Review: Look Out Kansas City
Some might argue that folk – that 1960s folk revival kind of folk – is dying. Folk festivals are hiring big mainstream acts; kids aren’t interested in pure forms of genres anymore, it’s all about fusion; what’s the point of singing about injustice when the world seems incurably corrupt. What relevance does folk music have anymore?
Those who present folk in its folk revival form bravely struggle against this way of thinking. Then there are others who shrug and forge ahead, figuring out new ways to stay on top of the trends. Among the latter group is Calgary’s Bow Valley Music Club, an association that has been presenting strong series of acoustic, folk, and roots concerts since the ’80.
There’s stiff competition for the folk audience in Calgary. On any given weekend, you can find at least three or four clubs putting on shows across the city, and there are seven that host regular series of acoustic music. This is in addition to all the bars and other live venues already putting on roots shows. Yet, the clubs all sell out season tickets shortly after they go on sale to a fiercely loyal audience.
Staying ahead of the curve might be in the clubs’ best interests, though, as the subscribers are largely an aging audience, boomers in (or close to) retirement, who might not be able to spend a lot of cash on concerts in the near future. So clubs like the Bow Valley are finding ways to draw in a younger audience, younger volunteers, and become more involved with the bigger roots scene of Calgary.
More importantly, the Bow Valley is responsible for other interesting initiatives, including taking a pile of Alberta roots artists to the annual Folk Alliance Convention, where they run two cozy, welcoming Alberta rooms nonstop through the week. To help the artists pay for travel costs, BVMC has started releasing compilation discs of the featured acts every year, using the proceeds towards their fundraising efforts.
This year’s is a great collection of Alberta acts both well-established (Tim Hus, Leeroy Stagger, Steve Pineo) and new (Lucas Chaisson, Milkwood Dreamers). At 17 tracks total, it features most of the artists that are heading down to Kansas this year, so if you want to hear a bit before you check out the rooms, it’s a nice sample.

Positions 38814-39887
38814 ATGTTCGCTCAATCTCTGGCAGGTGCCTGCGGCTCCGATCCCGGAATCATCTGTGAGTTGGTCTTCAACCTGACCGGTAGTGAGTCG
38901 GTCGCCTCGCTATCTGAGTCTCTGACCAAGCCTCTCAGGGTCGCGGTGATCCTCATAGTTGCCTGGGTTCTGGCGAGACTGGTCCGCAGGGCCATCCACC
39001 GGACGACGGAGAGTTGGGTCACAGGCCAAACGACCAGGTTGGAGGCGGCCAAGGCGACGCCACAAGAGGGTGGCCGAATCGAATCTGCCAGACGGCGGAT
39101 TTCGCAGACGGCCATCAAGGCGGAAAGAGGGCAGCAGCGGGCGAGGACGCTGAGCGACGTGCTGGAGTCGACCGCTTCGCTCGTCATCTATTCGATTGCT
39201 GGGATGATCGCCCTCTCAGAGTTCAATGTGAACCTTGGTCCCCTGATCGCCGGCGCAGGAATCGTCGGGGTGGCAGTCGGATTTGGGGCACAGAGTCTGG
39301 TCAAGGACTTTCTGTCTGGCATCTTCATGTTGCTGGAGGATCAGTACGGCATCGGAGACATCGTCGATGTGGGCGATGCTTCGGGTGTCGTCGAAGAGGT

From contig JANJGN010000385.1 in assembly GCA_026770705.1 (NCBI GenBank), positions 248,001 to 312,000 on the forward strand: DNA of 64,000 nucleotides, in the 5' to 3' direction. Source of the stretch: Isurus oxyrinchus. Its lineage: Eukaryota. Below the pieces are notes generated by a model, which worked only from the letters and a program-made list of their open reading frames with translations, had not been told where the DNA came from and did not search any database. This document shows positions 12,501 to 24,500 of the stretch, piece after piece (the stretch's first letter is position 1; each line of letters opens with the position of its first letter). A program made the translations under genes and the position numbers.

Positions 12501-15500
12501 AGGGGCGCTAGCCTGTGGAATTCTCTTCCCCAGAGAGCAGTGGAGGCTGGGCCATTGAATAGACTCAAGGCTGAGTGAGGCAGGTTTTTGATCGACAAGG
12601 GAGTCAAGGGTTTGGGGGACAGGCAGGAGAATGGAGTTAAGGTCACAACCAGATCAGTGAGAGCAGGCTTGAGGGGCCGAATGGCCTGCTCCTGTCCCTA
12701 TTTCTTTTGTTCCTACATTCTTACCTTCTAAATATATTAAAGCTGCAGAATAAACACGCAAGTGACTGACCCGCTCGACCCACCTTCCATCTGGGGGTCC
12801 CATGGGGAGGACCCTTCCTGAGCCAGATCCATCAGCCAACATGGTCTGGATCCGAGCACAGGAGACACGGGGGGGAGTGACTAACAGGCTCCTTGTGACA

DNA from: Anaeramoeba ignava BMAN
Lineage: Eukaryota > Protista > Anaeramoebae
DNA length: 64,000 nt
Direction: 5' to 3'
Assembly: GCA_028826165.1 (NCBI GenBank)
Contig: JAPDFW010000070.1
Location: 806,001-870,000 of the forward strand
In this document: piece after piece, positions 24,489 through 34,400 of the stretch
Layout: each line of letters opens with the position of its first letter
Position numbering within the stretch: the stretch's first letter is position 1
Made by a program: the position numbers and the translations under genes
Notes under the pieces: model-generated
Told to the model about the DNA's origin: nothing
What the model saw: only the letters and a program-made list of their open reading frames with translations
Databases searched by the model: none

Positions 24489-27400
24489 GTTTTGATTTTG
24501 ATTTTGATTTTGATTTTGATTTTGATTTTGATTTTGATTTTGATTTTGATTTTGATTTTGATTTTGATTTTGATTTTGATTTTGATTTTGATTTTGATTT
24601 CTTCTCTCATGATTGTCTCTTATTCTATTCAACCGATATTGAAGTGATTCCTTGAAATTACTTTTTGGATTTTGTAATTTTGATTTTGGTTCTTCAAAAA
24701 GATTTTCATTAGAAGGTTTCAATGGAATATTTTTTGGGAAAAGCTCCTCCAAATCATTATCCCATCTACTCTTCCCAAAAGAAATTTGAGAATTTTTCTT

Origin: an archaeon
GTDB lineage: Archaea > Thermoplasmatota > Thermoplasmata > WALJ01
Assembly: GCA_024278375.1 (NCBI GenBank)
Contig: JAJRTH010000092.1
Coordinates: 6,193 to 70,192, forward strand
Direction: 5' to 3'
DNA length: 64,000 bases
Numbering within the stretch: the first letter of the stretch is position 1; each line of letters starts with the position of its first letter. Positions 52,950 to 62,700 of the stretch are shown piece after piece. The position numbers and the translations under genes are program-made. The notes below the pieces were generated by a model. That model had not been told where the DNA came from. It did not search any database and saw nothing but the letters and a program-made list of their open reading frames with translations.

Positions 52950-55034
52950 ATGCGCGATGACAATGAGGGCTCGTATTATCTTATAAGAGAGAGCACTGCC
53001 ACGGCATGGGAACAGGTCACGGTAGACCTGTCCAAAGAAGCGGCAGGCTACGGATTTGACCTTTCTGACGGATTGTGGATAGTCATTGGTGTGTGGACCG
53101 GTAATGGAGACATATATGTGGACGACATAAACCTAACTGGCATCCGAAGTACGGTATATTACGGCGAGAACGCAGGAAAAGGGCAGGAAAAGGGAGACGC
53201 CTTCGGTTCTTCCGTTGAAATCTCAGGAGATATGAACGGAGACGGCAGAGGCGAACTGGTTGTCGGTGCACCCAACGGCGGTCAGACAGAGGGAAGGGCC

Look forward to songwriters Pineo and Chaisson collaborating, as they did at last year’s FA; Chaisson is a Ron Sexsmith in the making, while Pineo’s facility on guitar (in many genres) compliments Chaisson’s songs. Chaisson’s “Songs I Think I Wrote’s” bluesy sweetness is matched by the harmonies in Milkwood Dreamers’s “Hellfire & Bone”, but they contrast the edgier tunes by Pineo (“Uneasy Rider”) and Alex Vissia (“Young Love”). Honky tonk’s got good representation in Tim Hus’s “Church” (watch for Hus’s new disc, Western Star, coming out on Stony Plain Records September 10). Meanwhile, “Simple” by Pear is a nod to contemporary country, and I love Leeroy Stagger’s voice on his contribution, “Carolina”. “How I Hate Goodbyes” is a sad note in the middle of the disc, set within the classically inspiring Canadian landscape; performers The Travelling Mabels are worth more than one listen, if for no other reason than the collective professional experience of the group. “Just the Two of Us” is a totally adorable song by Chris Gheran, backed only by ukulele. One of the more recent newcomers to the Alberta scene, one everyone is talking about, is Matt Patershuk; his song, “King of this Town” demonstrates that ever-expanding definition of folk being embraced by clubs like the Bow Valley. And rising star T. Buckley appears with a song that calls his girlfriend home in “Prairie Town”.
This compilation and the FA initiative is driven by some great people in the Calgary scene: Folk Routes DJ Tom Coxworth, BMVC directors Larry Taylor and Stewart Chyz, and musician Clea Roddick, who also appears on the disc with “Birds Come Back”.
To me, this is a great example of what can happen when a small community decides to support their musicians. Worth getting the CD just for a warm, fuzzy feeling.
*To purchase Look Out Kansas City, you can visit the following sites:
And if you’re in Kansas next year for FA, stop by the Alberta Rooms to hear some of these artists.
*Those interested in more info on the folk clubs and live scene in Calgary might want to read two books I have coming out next year:
My own, “Roots Music in Calgary, Alberta”.
And one I am co-editing with Geoff Whittall called, “Grassland Sounds: Popular and Folk Music of the Canadian Prairies”.